Scientific Name: Cyclura ricordi
IUCN Red List Status: Critically Endangered
Description: This species can be distinguished by having longer spines on the crest (neck) than the body and distinct, enlarged spinose scales at each caudal vertical (tail ring). Their distinct color pattern consists of five to six bold pale gray chevrons alternating with dark gray to black chevrons, of which five continue as bold but narrow lines diagonally onto the venter (underside). In adults, the dark chevrons are less contrasting than in juveniles.
Distribution: Southwestern Dominican Republic and southeastern Haiti. It was thought that this species may have been extirpated from Haiti completely, leaving only 3 small subpopulations in the Dominican Republic. In 2008, IIF supported research discovered one small remaining population in Anse-A-Pitres, Haiti.
Habitat: Ricord’s iguanas are highly specialized and several variables affect suitability of habitat including soil depth and texture, landform, and climate. This species is highly associated with thorn scrub woodlands. Retreats include limestone crevices in addition to soil burrows however, Ricord's iguanas prefer to dig soil burrows which they continue to expand over time. Hollow tree trunks and rock cavities are also used for retreats when soil is unavailable. Retreat entrances are generally dug under dense thorny vegetation, shrubs, stumps, or exposed rocks.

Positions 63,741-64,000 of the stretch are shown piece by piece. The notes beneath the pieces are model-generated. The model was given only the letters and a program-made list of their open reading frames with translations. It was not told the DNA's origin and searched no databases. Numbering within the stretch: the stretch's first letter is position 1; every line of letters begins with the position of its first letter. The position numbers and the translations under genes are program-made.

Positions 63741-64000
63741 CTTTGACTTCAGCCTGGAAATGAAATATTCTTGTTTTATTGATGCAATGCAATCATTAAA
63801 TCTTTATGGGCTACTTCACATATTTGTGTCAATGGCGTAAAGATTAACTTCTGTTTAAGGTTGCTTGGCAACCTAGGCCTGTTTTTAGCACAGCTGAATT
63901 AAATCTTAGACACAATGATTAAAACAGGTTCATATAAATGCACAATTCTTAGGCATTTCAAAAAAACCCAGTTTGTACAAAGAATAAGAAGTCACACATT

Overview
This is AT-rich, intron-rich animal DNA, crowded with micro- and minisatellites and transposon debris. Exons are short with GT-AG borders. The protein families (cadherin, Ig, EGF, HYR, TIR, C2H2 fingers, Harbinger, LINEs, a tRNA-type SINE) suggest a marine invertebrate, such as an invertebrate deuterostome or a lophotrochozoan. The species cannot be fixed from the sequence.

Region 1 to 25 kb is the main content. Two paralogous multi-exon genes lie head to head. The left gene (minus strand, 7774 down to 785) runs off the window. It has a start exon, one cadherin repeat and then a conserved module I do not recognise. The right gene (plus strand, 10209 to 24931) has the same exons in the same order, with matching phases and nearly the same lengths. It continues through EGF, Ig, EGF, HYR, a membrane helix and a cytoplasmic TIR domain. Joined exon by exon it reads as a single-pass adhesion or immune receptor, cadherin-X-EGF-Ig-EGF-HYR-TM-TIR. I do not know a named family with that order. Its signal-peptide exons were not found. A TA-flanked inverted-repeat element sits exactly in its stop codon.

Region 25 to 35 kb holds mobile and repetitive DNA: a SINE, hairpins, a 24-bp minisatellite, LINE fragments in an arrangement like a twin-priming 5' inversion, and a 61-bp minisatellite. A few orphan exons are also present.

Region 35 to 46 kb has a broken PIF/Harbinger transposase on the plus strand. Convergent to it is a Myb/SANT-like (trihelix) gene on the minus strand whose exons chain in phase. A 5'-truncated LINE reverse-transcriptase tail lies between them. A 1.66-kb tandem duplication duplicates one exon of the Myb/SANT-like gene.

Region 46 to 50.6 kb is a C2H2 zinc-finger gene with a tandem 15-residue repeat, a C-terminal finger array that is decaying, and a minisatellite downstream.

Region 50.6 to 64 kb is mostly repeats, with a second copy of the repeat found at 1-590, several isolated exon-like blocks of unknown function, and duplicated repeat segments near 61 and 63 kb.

Reproduction: Nesting sites are in fine sandy areas separate from burrow sites. Egg laying is synchronized with the start of the rainy season and average clutch size is 11 eggs but varies between 2 -18.
Notes: One of two rock iguana species on the large island of Hispaniola, the Ricord's iguana is restricted to a very limited range in the southwest of the Dominican Republic (DR) and Anse-A-Pitres, Haiti. The DR population is divided into three small subpopulations. The DR has two protected areas, Isla Cabritos in Lago Enriquollo and Parque Nacional Jaragua, which provide a natural sanctuary for iguanas. Additionally, the IIF and Grupo Jaragua have purchase important pieces of land in Pedernales to further iguana conservation. The total property under management for iguana conservation is now 29 hectares or 69.5 acres.
Ricord’s iguanas were thought to be extinct in Haiti until an IIF supported project confirmed the presence of a small remnant population in Anse-A-Pitres. This is the only known remaining population in the country of Haiti. Together, there are only 4 subpopulations on the entire island of Hispaniola. The range of this iguana has contracted significantly in recent times, and has not fared well in the face of feral predators and habitat degradation including conversion of their habitat for agriculture and pasture. They inhabit dry scrubland with sandy and earthen soils in which they excavate burrows for retreats. Adults are primarily terrestrial, often living in high densities, whereas juveniles tend to occupy arboreal retreats. The extent and impact of hunting and trapping of iguanas by local people is another threat that needs further investigation. What is clear is that the Ricord's iguana has disappeared from vast tracks of its former range that may signify a more specialized lifestyle and inability to adapt to disturbed areas than the Rhinoceros iguana of Hispaniola. The rate of decline is particularly disturbing.
For information on conservation, management, and how the IIF is working to save this species, please see the projects section.
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